This commercial mural was done by Chico. I took over some buckets of paint and threw paint all over the mual. Then went and told Chicos people what I did. He came to me and asked me to pay for his paint. I said no, that he was wrong not to come and tell me that he was going to go over me. I was sensitive to the fact that he had a paying job and I could respect that, but not without talking to me. He got his money and he could get more from Gldman to fix it up, but nothing from me.

Anyway this is how I met Chico. Later we became friends and I support and respect his major contribution to LES mural culture. Props, love and respect to Chico.

The next Bowery & Houston mural I was involved with you have not posted a picture. It was the recent Deitch/Goldman recreation of the original Keith Haring mural. This mural was "fixed up" by LA II (Angel Ortiz). This was also a political statement. I have been helping LA II to get his deserved recognition for his immense contribution to creating Keith Haring as a mainstream artist. I was with LA II when he took over the Wall, using my ladder. This is why LA II put my name on the Wall. This battle has pitted me against Jeffery Deitch. This Wall was not touched by anyone, not even Deitch.

Following is a part of where my fight with Deitch is now. I need help with this battle. So if there are any warriors out there willing to step up, would appreciate the help.

My email is too long- where can I send the Deitch information to? Is there an email address?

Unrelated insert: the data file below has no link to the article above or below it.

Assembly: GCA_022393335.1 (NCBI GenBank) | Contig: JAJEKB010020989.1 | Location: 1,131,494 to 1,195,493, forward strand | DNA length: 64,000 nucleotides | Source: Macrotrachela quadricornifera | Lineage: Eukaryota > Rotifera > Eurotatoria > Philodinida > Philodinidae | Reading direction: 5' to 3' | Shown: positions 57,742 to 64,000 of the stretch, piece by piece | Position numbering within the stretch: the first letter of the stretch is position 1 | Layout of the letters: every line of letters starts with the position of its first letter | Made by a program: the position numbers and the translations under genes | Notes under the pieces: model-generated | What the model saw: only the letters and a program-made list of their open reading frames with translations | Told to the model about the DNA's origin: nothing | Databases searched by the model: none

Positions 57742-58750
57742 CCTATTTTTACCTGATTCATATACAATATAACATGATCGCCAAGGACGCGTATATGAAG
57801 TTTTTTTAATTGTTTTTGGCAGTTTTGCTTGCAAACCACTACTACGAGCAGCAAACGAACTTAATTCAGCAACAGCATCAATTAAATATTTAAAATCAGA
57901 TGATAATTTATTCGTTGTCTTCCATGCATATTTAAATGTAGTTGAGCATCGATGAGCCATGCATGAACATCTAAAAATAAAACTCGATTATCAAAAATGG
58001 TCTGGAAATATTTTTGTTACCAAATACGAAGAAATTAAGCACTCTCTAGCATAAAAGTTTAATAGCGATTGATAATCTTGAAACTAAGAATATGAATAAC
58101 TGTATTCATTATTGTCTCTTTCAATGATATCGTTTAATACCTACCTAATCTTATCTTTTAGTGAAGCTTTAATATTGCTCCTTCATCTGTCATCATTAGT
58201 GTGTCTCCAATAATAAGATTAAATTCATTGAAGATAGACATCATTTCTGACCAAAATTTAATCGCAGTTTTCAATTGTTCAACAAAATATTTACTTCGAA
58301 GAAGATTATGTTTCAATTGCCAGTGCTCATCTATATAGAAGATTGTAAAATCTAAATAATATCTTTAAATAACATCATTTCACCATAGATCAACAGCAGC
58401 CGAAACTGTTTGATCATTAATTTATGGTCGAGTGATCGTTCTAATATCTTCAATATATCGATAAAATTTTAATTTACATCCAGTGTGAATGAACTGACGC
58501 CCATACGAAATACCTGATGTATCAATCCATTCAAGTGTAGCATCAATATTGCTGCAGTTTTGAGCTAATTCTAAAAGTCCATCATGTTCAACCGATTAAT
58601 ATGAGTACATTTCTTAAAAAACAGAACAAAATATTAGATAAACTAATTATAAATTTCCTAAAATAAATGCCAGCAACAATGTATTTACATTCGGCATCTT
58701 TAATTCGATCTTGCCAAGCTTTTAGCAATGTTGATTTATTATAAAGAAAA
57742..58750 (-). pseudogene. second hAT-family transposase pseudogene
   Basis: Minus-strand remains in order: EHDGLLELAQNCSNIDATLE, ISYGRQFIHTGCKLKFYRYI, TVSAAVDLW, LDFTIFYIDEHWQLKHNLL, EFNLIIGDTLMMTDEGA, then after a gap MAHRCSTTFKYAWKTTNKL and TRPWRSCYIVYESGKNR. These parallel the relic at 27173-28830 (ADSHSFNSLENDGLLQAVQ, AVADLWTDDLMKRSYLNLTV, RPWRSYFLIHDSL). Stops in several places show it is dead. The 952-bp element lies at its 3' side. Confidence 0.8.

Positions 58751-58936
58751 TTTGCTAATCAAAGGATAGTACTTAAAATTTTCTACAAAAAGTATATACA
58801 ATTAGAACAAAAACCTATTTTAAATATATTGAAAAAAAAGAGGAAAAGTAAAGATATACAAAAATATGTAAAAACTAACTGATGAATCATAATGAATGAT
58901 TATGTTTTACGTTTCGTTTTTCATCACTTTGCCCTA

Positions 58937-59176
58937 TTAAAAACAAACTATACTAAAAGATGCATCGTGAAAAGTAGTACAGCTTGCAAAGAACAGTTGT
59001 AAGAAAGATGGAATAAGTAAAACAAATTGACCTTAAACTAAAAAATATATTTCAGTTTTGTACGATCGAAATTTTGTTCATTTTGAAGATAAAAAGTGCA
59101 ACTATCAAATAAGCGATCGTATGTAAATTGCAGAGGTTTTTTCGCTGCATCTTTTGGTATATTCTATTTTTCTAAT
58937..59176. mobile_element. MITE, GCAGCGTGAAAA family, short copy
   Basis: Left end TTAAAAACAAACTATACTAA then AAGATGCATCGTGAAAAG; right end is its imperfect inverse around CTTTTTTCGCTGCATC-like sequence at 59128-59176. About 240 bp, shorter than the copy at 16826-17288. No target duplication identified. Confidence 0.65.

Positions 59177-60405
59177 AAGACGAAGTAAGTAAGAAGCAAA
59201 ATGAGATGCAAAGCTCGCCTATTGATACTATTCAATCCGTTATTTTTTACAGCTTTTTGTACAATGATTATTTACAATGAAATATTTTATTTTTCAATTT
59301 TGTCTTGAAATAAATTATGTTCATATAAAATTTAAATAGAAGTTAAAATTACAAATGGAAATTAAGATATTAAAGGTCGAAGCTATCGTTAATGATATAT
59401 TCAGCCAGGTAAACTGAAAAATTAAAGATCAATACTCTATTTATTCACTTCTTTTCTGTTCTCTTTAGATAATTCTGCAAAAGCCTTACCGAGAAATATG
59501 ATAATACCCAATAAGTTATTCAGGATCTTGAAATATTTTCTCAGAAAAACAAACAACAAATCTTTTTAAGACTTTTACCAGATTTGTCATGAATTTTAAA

Thanks
Clayton Patterson

Anonymous said...

I live near Wynwood and it's the location that has it doomed for gentrification (visit and you'll see why that's a great thing). The southeast boundary is the Arsht center, a nearly billion dollar opera house. On it's north east is the Design District and a Midtown. Straight east is the bay and the closest Miami land to Miami Beach. It's a great central location.

There are other condos already built in Wynwood and a very large section of it is warehouse space or existing galleries. Finally, the Puerto Rican population there is now a loose community at best, mostly living in poverty.

Mike Clelland! said...

I lived in that neighborhood in 1983, when that Keith Harring image was painted there. It was quickly defaced with graffiti. Someone painted BIG CUTE SHIT across the "artwork"

Anonymous said...

ALWAYS LIKED THE GRAFFITI WALL ON E. HOUSTON & BOWERY. I WORKED AT 298 BOWERY, THE BUILDING RIGHT ON THE CORNER & WOULD SEE THE WALL EVERY DAY. MUCH BETTER TO SEE WORK ON THAT WALL THAN CRAP GRAFFITI YOU SEE ON TRAINS. HOPE SOME NICE WORK SHOWS UP AT THE WALL NEXT.